Next, go to your WordPress dashboard and navigate to Appearance > Widget Areas.

Add a Widget Area to have different sidebars on different pages

And then click to Add New to add a new Widget Area.


Next, set up your Widget Area. Running with the example of changing the sidebar on the How to build a website with Beaver Builder, we set up the Widget Area as per below.


Things you need to note about the above screenshot:

  1. Widget Area title: Give your widget area a Title. This is only used by you or whoever will be managing the website, so make the title meaningful but don’t stress too much. You can always change this at any time.
  2. Sidebar To Replace: On the right side of the screenshot you can see that we have nominated to replace the Primary Sidebar widget area content with our new sidebar that we’re creating here.
  3. Conditions: This is where you nominate the conditions where your sidebar will be used to replace an existing sidebar. In the above screenshot, you can see that in the Post Types tab we have elected to use this new sidebar on Each Individual BeyondBeaver Lesson post. NOTE: “BeyondBeaver Lesson” is our custom post type that we’re using for Lessons.

To summarize the above into easy-to-follow words, the above screenshot shows that our new sidebar (aka widget area) named “Sidebar – How to build a Beaver Builder website” will replace the Primary Sidebar area on each individual BeyondBeaver Lesson single post.

Click Publish.

Step 3: Add content into your new sidebar

To add content into this new sidebar named “Sidebar – How to build a Beaver Builder website” we will go to Appearance > Widgets and you can see our new widget area there, as per the screenshot below.

Let’s add in our InMotion Hosting banner code, as per below.

Different sidebars on different pages

And click Save.

Step 4: Preview the changes and see the plugin in action!

Now, we’re all done! Go to your standard WordPress blog page and view the sidebar there. Ours is as per below.

The default blog sidebar contains widgets relating to the blog, such as Archives and Blog categories.
The default blog sidebar contains widgets relating to the blog, such as Archives and Blog Categories.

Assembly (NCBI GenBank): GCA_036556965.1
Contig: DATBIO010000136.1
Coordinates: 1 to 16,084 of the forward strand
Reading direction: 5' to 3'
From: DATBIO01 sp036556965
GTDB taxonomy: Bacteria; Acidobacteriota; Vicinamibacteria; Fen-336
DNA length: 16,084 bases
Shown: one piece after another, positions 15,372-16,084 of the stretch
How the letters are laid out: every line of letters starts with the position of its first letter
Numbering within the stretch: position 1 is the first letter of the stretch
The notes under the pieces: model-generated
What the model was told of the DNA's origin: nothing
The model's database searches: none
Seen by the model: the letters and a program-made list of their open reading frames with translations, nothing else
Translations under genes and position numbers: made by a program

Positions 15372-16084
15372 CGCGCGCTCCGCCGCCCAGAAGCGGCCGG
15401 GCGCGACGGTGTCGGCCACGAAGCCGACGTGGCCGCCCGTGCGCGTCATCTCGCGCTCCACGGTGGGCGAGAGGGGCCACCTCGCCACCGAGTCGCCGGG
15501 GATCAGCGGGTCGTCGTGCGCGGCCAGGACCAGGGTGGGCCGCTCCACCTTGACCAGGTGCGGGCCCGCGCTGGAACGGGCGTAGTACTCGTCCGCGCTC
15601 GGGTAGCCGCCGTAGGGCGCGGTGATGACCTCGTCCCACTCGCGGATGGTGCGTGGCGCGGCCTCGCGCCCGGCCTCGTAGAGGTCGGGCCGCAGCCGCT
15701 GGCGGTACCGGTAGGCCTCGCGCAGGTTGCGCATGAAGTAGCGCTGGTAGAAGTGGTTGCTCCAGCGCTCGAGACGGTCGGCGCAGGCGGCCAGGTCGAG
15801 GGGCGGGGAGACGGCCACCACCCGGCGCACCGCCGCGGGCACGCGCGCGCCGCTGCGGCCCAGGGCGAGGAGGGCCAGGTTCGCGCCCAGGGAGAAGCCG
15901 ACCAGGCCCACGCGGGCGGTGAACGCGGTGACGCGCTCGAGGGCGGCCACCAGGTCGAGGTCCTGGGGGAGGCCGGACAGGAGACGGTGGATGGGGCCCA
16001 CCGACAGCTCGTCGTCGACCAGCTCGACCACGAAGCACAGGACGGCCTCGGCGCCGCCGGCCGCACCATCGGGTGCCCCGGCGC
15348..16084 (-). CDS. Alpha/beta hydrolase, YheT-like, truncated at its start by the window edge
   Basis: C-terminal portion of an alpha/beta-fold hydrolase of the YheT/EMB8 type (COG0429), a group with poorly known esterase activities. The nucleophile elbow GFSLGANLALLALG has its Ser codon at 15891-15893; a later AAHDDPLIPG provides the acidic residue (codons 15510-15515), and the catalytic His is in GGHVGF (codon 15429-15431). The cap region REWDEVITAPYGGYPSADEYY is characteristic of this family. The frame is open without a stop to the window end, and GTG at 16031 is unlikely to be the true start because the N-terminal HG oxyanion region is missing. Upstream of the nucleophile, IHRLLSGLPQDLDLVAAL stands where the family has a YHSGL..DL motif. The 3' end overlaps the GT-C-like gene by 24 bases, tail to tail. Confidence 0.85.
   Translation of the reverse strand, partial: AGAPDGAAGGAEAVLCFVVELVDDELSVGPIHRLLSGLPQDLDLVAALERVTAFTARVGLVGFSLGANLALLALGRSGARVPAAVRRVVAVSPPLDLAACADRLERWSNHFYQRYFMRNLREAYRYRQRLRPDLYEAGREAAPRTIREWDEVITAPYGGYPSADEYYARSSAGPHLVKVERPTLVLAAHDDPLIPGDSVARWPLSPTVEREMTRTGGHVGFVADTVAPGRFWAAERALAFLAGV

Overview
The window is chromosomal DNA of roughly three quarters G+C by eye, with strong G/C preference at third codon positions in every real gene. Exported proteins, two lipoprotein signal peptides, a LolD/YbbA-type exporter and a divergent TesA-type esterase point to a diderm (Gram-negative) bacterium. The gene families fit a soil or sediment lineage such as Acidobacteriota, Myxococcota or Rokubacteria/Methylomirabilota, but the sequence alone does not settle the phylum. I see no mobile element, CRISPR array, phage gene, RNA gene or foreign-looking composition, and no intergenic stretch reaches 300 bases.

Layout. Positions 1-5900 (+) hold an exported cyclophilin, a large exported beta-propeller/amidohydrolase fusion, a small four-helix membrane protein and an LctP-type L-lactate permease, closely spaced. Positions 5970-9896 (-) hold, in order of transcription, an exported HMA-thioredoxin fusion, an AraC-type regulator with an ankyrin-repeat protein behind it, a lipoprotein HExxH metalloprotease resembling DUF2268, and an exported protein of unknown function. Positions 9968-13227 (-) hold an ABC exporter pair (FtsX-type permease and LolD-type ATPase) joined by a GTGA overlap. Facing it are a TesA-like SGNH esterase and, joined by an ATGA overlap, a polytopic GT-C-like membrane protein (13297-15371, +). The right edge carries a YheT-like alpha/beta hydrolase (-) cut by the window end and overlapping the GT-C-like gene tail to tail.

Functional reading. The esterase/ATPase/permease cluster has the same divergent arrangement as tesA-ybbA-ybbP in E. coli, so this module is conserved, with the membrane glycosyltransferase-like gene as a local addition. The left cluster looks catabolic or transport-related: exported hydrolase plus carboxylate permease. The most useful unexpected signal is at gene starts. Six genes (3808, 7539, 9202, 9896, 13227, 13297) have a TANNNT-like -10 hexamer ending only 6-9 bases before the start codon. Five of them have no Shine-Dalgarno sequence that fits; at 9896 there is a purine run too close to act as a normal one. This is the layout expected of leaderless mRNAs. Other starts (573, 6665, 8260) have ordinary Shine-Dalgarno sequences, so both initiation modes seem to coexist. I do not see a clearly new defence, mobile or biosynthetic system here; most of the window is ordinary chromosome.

Then, navigate to where you’ve added the new sidebar (we’ve added the new sidebar on our BeyondBeaver Lessons, so we preview one of these lessons) and your sidebar will have changed. See how below we’re showing our InMotion Hosting banner code instead of the Blog Categories and archive?

Our custom sidebar shows when viewing an individual BeyondBeaver Lesson post, just like we nominated in the Conditions when we set up the new Widget Area under Appearance > Widget Areas.

We’ve successfully conditionally changed our sidebar and worked to improve our conversion rate.

Putting it all together

Conversion optimization is extremely important and not only necessary to do when you’re looking at monetizing your blog. You should always be working on increasing the conversion rate on your website and an easy way to do this is to show your visitors content relevant to them and what they’re reading.

The same sidebar on each page will generally NOT be the best way to use a sidebar. Start planning out what is relevant to the content on the page and use WooSidebar to conditionally change the content in sidebar of each page.

Another common reason you may need to have different sidebars on different pages

We sometimes add a short contact form into the footer of each page so the user on the website can easily contact our clients.

But having a sidebar in the footer is redundant on the Contact page.

Because you have a contact form in the content area of the page AND also in the footer.

To overcome this, we use WooSidebars to create a new Widget Area called Contact Page Footer. Then, we use the Conditions available in WooSidebars when setting up the Widget Area to replace this footer contact form ONLY on the Contact us page with something else (maybe a snippet from their about page).

WooSidebars will help you optimize your conversions by showing relevant information AND also allow you to prevent duplicating content on a page (like this contact form example).

Wrapping it up

Thank you and we hope you enjoyed this article.

Please share examples in the comments below of where you think conditionally replacing Widget Areas may be appropriate.

Hey! I'm Grant Ambrose,

My WordPress website generates millions of dollars in sales each year and I put together this website to help you do the same

I believe that a lot of the time, we aren't doing things that will help our business NOT because we don't know how to do it, but rather we don't even know it is possible. My website aims to change this. My website is here to help show YOU what is possible - what YOU could set up in your business with WordPress to increase sales, automate tasks and (ultimately) turn your ideas into working WordPress solutions.